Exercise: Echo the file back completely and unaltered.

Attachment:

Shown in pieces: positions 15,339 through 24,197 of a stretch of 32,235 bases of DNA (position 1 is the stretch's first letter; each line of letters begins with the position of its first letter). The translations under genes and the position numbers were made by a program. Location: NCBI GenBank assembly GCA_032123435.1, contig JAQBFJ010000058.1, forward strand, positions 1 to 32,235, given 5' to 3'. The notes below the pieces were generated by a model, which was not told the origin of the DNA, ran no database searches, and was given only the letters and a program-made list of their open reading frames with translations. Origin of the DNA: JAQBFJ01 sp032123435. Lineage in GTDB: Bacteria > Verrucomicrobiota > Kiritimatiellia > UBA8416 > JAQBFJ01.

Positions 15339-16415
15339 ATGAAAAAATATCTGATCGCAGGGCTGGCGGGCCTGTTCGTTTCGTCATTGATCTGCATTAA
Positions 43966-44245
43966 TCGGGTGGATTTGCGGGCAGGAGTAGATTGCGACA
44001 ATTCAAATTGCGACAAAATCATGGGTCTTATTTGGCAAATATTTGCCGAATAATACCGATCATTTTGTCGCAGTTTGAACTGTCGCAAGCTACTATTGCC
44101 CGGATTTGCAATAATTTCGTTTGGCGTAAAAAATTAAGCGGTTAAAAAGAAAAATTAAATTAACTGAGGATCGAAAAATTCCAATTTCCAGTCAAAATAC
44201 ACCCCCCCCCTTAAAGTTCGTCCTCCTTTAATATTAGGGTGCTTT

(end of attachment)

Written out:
Shown in pieces: positions 15,339 through 24,197 of a stretch of 32,235 bases of DNA (position 1 is the stretch's first letter; each line of letters begins with the position of its first letter). The translations under genes and the position numbers were made by a program. Location: NCBI GenBank assembly GCA_032123435.1, contig JAQBFJ010000058.1, forward strand, positions 1 to 32,235, given 5' to 3'. The notes below the pieces were generated by a model, which was not told the origin of the DNA, ran no database searches, and was given only the letters and a program-made list of their open reading frames with translations. Origin of the DNA: JAQBFJ01 sp032123435. Lineage in GTDB: Bacteria > Verrucomicrobiota > Kiritimatiellia > UBA8416 > JAQBFJ01.

Positions 15339-16415
15339 ATGAAAAAATATCTGATCGCAGGGCTGGCGGGCCTGTTCGTTTCGTCATTGATCTGCATTAA
Positions 43966-44245
43966 TCGGGTGGATTTGCGGGCAGGAGTAGATTGCGACA
44001 ATTCAAATTGCGACAAAATCATGGGTCTTATTTGGCAAATATTTGCCGAATAATACCGATCATTTTGTCGCAGTTTGAACTGTCGCAAGCTACTATTGCC
44101 CGGATTTGCAATAATTTCGTTTGGCGTAAAAAATTAAGCGGTTAAAAAGAAAAATTAAATTAACTGAGGATCGAAAAATTCCAATTTCCAGTCAAAATAC
44201 ACCCCCCCCCTTAAAGTTCGTCCTCCTTTAATATTAGGGTGCTTT